Title: The Way Things Look To Me
Author: Roopa Farooki
Release Date: April 12, 2011
Publisher: St. Martin’s Press
Genre: Literary Fiction, Multicultural Fiction
Rating: 4 out of 5
After Asif’s mother dies, he moves home in order to take care of his sister, Yasmin. Yasmin has Asperger’s Syndrome, and even now at 19, she is unable to take care of herself. Asif is just 24, and he sees his life unfolding before him in a bleak, unending stretch, dominated by Yasmin’s routines and need for order. Meanwhile, Lila, the middle child, acts out, unable to feel comfortable in her own skin. When a documentary filmmaker asks to make a move about Yasmin, it brings forth deeply held resentments and heartfelt anger, but will it also uncover love and hope?
Resentment is part of childhood and growing up. It’s part of being a sibling – you always think the grass is greener on the other side, that your sibling has it better. But what happens when that resentment is bottled inside, when you are responsible for your younger sibling and required to face it every minute of every day? That’s the situation the reader finds Asif in at the beginning of The Way Things Look To Me. He has no hope for his life; he is held captive by Yasmin’ rigidity, by her inability to cope with change. At the same time, though, he doesn’t really blame Yasmin – while frustrating, her difficulty is a result of her condition. No, Asif blames his mother for dying, for leaving him to care for Yasmin, for making him put his life aside for his youngest sister.
Lila, on the other hand, is the complete opposite end of the spectrum. Her resentment for Yasmin threatens to consume her. Growing up, she saw Yasmin stealing her mother’s attention away from her and Asif, so demanding and unrelenting. Yasmin got everything she wanted handed to her, and when Lila would point out the unfairness of this to those around her, they would highlight Yasmin’s Asperger’s. Lila doesn’t care about Yasmin or her condition, and isn’t about to get sucked into Yasmin’s drama and become like Asif.
These two perspectives on Yasmin’s Asperger’s were really fascinating. I’ll admit, though Lila’s attitude was atrocious and made me cringe at times, I also found her honesty refreshing. Lila was crass, yes, but she also made some very good points – it’s difficult to live with someone who is physically or mentally disabled. But I think what I found the most interesting was that it wasn’t Yasmin that Lila hated, but herself. She despised the horrible things that came out of her own mouth, and hated herself once she said them. It takes a lot for Lila to begin to realize that just because her mother paid more attention to Yasmin, didn’t mean she loved Yasmin more. Once Lila begins to understand this, she begins to come to terms with her own issues.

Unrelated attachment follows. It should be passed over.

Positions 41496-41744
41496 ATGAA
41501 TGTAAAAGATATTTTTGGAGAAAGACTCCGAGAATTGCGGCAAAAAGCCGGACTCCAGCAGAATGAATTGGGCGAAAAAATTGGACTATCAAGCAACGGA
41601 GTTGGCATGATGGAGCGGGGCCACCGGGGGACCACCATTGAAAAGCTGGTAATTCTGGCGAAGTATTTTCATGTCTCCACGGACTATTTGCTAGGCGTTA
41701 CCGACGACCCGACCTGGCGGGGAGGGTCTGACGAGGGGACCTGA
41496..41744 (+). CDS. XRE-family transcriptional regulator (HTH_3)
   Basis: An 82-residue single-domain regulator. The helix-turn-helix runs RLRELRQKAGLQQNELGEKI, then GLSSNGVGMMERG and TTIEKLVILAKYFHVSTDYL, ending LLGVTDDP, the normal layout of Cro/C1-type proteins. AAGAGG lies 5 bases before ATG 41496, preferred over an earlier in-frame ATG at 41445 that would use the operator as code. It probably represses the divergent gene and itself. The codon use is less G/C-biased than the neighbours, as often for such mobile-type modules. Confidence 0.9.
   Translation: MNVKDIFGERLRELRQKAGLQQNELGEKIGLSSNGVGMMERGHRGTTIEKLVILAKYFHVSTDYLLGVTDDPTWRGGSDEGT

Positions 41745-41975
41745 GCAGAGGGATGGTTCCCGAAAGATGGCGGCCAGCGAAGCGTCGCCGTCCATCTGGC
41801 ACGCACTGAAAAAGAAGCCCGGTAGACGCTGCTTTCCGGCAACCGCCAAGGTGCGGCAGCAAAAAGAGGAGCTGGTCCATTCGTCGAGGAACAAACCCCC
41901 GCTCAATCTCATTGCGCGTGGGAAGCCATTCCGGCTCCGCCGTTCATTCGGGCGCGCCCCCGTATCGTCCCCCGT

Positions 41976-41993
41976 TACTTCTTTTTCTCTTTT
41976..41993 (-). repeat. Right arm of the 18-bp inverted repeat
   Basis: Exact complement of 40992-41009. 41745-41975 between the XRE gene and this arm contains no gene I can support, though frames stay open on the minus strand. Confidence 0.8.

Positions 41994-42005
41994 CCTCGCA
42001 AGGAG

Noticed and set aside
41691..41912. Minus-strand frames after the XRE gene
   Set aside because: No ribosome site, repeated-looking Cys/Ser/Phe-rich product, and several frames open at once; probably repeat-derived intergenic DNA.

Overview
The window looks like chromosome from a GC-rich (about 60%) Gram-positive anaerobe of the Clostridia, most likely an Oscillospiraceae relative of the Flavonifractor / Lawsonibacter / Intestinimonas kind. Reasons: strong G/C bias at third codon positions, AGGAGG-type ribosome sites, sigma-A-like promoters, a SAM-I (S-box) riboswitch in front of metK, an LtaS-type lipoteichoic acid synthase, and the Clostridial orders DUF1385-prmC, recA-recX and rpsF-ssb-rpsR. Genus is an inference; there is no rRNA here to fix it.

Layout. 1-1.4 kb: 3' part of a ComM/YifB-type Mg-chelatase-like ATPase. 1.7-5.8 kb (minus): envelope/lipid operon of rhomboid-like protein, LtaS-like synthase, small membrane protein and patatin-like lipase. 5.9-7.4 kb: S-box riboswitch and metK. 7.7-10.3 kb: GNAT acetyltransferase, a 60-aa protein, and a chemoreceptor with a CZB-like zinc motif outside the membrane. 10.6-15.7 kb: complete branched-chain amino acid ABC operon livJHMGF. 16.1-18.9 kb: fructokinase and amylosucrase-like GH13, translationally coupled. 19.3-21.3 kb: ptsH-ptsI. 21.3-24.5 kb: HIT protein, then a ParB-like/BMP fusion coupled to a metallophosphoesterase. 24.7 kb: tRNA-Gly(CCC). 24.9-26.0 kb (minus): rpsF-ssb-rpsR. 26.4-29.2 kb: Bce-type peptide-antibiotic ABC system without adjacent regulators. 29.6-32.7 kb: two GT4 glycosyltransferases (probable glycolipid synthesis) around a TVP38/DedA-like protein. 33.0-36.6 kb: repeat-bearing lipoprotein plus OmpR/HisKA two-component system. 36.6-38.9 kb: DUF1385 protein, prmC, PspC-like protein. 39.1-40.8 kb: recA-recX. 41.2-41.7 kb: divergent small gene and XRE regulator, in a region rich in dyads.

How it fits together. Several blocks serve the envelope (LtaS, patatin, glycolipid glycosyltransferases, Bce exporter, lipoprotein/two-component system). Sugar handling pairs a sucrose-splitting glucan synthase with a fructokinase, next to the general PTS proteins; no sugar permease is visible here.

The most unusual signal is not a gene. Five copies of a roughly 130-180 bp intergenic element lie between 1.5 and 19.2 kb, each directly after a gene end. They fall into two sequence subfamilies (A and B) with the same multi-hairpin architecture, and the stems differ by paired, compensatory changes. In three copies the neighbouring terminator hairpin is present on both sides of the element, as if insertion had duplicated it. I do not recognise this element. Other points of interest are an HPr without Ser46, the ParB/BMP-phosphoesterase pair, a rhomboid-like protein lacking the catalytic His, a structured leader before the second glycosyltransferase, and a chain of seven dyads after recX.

The Way Things Look To Me does have its share of challenges: the plot is murky at times and doesn’t seem to be heading in a clear direction. The “power of love” message is a little overwhelming, and it happens all too easily, especially for Lila. However, these issues didn’t prevent me from enjoying the story that Roopa Farooki had to tell, especially because these characters spoke to me on such a deep level. Additionally, the depiction of Asperger’s is very interesting, as Farooki gets the reader inside Yasmin’s head.
Just as in her previous novel, Half Life, The Way Things Look To Me’s strength lies in its characters. They are each so real, their pain so raw and edges so sharp, that readers will be drawn into each of their stories and will ache for them to find some sort of happiness.